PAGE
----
This certainly has been a hellish few days, and while I feel better now…the bacteria infection has taken its toll. I’ve no idea what has happened in the world outside my little sphere in the land of banjos and “friendly” porch folk…so this is going to be a quick post of links I have saved along the way.
Please comment on the big news items today, cause I have a feeling there some busy newsy “thing” that may even be spectacular enough to get MSNBC to drop the Zimmerman trial. (No that won’t happen, but imagine the waiting…for the GZ jury’s verdict and the Royal Baby…what headline sells more?)
First off, the cartoon up top: Muslim Brotherhood – Political Cartoon by Rob Rogers, Pittsburgh Post-Gazette – 07/09/2013
It is a shame to see things change, little things. I understand money is everything but sometimes it is the tangible memories that tie observations together. I read that The Met is no longer going to use the little round colored metal tags for “tickets” at the museum of art…and it made me so damn sad. Metropolitan Museum Sheds Its Metal Admissions Tags – NYTimes.com
The “French Connection” was in theaters. The Mets and the Yankees finished in fourth place. The city referred to itself as the Big Apple for the first time in advertising campaigns. And that same year, 1971, the Metropolitan Museum of Art introduced a colorful piece of metal as its admission ticket, a tiny doodad that came to occupy a large place in the reliquary of New York City, along with Greek-themed coffee cups, I ♥ NY T-shirts and subway tokens.
Now the Met’s admission button will go the way of the token. Citing the rising cost of the tin-plate pieces and the flexibility of a new paper ticket system using detachable stickers, the Met will end the buttons’ 42-year run on Monday, the same time it switches to a seven-day-a-week schedule instead of being closed on Mondays.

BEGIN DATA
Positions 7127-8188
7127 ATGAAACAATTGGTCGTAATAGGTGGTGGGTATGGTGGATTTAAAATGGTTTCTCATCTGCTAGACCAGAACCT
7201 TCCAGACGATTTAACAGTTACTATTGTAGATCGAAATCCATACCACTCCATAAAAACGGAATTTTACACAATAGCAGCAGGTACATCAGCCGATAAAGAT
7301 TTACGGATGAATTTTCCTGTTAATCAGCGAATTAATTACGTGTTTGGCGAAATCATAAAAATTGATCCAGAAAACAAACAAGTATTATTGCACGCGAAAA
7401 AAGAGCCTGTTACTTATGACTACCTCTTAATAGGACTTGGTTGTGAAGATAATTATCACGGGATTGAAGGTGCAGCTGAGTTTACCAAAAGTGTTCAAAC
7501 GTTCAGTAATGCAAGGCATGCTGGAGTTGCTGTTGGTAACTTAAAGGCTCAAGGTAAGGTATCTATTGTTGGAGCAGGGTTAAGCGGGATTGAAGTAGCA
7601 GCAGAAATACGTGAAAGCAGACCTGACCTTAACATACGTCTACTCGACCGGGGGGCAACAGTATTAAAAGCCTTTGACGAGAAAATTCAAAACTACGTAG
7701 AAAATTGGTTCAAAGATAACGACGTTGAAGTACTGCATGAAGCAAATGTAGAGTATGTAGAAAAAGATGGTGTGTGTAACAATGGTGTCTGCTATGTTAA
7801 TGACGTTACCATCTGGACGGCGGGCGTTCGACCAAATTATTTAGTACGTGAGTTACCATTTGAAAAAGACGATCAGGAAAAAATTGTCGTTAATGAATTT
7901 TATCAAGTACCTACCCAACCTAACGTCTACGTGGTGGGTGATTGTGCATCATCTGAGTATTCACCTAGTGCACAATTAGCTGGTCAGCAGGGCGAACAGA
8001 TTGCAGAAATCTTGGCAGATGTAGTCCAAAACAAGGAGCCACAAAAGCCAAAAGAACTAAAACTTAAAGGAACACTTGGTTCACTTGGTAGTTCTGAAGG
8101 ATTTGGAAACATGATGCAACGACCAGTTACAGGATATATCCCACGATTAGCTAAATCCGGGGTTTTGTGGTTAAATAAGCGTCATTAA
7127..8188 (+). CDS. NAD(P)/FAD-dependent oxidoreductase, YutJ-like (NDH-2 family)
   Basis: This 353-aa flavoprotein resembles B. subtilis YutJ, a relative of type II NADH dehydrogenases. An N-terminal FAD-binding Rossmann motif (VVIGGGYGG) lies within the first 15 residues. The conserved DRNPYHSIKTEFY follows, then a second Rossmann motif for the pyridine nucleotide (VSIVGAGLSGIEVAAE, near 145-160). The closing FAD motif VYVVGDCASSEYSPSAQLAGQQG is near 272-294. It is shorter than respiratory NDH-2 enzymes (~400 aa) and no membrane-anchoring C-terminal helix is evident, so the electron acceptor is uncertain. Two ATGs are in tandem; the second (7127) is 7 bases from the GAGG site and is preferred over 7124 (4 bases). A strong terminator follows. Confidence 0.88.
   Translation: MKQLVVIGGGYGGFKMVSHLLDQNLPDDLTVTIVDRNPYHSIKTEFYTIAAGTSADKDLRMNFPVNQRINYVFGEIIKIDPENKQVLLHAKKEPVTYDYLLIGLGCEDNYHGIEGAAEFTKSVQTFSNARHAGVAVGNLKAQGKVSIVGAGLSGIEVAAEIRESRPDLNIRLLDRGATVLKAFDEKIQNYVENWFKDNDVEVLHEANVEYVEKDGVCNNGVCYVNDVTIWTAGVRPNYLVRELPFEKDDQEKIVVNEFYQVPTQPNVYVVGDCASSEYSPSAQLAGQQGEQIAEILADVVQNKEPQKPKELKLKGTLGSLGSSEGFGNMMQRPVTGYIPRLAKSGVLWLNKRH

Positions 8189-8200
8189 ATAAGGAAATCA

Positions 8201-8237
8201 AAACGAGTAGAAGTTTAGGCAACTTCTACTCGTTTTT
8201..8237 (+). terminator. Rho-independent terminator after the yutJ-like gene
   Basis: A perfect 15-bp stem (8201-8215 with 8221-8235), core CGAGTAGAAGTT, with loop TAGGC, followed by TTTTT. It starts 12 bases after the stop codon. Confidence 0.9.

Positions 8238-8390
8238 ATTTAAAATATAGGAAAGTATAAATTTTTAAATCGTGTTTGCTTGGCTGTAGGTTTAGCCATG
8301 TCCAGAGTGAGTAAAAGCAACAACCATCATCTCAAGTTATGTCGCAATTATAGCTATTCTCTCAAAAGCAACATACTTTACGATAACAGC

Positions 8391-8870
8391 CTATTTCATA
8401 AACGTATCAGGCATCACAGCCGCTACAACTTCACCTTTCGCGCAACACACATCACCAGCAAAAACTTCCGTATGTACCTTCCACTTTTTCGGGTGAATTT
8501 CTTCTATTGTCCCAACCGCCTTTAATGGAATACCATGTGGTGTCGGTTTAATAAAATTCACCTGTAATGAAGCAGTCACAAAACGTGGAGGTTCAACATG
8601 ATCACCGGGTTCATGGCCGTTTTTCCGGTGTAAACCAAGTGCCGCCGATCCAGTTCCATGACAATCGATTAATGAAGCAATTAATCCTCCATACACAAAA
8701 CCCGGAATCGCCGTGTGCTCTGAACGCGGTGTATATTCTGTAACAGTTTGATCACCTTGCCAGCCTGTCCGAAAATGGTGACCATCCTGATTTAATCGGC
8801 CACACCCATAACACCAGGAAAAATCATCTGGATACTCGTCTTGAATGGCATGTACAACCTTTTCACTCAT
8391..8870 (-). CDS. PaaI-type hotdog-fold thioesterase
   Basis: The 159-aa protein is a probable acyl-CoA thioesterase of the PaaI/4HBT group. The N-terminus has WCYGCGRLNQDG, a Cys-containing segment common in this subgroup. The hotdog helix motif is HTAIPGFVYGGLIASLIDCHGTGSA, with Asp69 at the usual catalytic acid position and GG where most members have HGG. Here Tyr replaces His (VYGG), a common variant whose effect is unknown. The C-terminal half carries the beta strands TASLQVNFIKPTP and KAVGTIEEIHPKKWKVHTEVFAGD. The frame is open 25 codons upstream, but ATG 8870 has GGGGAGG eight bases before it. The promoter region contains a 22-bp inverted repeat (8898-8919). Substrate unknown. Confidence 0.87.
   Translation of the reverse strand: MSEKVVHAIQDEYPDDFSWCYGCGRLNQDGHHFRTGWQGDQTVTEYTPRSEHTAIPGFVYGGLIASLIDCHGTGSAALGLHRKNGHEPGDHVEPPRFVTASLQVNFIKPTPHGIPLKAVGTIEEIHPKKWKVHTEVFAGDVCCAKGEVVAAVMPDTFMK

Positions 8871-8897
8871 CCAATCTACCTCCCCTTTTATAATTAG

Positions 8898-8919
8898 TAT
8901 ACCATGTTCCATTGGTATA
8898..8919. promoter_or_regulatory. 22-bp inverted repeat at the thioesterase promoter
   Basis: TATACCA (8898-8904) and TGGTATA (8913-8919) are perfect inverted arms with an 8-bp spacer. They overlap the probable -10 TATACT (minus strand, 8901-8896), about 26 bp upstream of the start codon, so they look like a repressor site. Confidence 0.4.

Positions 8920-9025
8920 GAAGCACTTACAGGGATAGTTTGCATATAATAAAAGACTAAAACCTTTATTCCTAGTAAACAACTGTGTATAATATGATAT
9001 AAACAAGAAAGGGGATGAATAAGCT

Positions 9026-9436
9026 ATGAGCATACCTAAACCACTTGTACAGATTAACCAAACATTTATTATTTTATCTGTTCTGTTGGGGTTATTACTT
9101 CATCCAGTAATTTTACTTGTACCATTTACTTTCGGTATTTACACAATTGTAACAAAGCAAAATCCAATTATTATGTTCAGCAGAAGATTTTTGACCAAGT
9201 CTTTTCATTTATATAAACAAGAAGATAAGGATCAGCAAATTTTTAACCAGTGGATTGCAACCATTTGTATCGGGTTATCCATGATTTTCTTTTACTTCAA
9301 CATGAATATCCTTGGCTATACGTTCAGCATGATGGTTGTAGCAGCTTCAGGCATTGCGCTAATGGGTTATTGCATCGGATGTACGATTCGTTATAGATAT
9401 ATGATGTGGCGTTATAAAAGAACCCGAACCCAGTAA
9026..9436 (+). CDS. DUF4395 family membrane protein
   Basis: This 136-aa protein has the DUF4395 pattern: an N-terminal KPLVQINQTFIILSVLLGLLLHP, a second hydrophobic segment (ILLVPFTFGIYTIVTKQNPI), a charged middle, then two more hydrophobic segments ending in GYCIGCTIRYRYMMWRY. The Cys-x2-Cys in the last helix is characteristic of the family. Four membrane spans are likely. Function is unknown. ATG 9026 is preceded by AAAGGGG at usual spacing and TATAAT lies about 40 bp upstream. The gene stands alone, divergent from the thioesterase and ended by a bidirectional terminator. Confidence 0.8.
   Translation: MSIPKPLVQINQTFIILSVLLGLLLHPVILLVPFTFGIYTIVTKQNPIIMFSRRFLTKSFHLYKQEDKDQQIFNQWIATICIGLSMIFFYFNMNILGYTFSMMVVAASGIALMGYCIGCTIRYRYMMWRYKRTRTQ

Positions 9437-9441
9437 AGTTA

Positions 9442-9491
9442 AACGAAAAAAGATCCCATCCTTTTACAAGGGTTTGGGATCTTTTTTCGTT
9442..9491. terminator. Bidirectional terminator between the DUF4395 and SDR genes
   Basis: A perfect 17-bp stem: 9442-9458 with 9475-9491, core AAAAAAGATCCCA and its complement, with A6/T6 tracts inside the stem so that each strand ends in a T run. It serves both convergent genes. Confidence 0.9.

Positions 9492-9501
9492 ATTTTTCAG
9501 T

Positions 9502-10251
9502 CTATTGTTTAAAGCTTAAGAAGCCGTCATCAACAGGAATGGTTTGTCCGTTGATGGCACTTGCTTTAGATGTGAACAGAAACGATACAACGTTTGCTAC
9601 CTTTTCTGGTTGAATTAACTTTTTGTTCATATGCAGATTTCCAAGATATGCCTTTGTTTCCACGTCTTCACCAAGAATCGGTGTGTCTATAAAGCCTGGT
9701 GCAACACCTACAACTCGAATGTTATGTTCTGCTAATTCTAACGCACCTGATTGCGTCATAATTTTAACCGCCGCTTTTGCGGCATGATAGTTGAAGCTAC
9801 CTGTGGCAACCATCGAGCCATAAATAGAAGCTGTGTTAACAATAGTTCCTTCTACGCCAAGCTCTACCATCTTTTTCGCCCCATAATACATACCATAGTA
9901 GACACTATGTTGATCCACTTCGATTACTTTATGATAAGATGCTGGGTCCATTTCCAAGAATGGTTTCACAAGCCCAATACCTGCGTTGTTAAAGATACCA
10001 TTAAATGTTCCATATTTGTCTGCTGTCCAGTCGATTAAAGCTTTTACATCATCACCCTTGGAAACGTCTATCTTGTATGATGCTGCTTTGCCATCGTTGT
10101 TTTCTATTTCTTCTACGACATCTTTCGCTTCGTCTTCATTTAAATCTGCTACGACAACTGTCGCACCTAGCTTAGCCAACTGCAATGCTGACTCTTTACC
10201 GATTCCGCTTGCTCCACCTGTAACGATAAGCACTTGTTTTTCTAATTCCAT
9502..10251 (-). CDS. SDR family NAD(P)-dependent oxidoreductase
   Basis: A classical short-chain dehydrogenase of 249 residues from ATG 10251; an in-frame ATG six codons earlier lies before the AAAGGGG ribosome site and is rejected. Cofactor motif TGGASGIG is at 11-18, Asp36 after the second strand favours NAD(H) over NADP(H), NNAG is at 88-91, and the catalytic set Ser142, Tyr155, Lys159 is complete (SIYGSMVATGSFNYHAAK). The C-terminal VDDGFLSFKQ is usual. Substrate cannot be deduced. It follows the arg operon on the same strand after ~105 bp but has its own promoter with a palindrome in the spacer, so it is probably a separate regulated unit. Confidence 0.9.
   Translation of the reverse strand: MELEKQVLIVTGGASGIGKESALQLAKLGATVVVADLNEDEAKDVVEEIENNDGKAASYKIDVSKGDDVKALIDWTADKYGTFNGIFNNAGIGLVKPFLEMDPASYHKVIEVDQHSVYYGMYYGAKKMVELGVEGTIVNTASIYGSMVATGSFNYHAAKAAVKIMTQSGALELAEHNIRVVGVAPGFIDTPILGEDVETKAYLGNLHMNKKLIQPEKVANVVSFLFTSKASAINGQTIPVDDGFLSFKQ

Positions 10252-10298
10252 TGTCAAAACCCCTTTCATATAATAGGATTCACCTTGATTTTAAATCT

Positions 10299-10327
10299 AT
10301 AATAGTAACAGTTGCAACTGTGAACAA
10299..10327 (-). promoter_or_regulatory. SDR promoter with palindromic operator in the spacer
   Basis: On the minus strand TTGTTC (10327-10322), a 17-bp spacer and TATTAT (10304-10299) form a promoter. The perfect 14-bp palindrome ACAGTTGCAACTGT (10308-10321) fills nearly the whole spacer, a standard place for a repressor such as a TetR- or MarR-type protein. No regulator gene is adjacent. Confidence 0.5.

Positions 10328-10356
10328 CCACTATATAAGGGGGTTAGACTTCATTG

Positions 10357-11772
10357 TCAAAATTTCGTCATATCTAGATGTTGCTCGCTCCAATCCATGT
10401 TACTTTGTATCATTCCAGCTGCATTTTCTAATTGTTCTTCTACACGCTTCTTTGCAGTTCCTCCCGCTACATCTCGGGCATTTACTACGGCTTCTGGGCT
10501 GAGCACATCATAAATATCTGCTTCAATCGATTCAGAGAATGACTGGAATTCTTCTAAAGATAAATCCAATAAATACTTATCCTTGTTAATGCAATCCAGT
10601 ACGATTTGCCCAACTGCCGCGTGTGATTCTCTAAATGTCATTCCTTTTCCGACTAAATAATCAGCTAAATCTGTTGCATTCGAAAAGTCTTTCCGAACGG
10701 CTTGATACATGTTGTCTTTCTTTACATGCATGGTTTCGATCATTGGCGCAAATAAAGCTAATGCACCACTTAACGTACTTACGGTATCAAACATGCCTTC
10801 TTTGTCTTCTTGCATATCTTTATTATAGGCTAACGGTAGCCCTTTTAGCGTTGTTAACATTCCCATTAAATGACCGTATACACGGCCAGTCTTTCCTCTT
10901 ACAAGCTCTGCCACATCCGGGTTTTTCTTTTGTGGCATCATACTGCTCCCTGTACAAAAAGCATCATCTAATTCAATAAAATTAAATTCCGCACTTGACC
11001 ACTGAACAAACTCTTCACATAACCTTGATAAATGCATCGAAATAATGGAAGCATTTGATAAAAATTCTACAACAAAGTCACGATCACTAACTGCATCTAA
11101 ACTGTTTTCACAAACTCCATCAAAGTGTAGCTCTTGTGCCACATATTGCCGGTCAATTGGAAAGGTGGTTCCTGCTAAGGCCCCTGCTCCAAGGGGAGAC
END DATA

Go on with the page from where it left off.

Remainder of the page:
That is heartbreaking. I loved to keep my little tags from the times I went to the Met…it was not very often, only a few times, each visit was special to me but not as dramatic as the first time I went to the Met.
My first trip to Manhattan I was 30 years old, I went to visit my husband who was working on Wall St for huge firm, this was before the company transferred him to NYC and we moved there….way before September 11th and the mess that followed. Anyway, I never lived on my own…hell, I went from my dad filling my car’s tank of gas to having a husband take over the task. So here I was, alone in the City…at the Soho Grand on Canal and West Broadway. Dan was working that week and I could do whatever I wanted…the first place I went was the Met.
I walked the streets to the station. By myself. I rode the subway there. By myself. And I spent the entire day there. Alone. I had never done anything alone before in my life, and here I was in New York City. It was so empowering. I felt so proud. That was such an important trip to me, and that first visit to the Met holds such a special place in my heart…the little pink tag souvenir is my physical connection to that space in time. Something I can touch with my fingers…worn and patina over the years.
So, as you can see…the news that these lovely metal memories will now be replaced with crappy stickers really got me pissed off.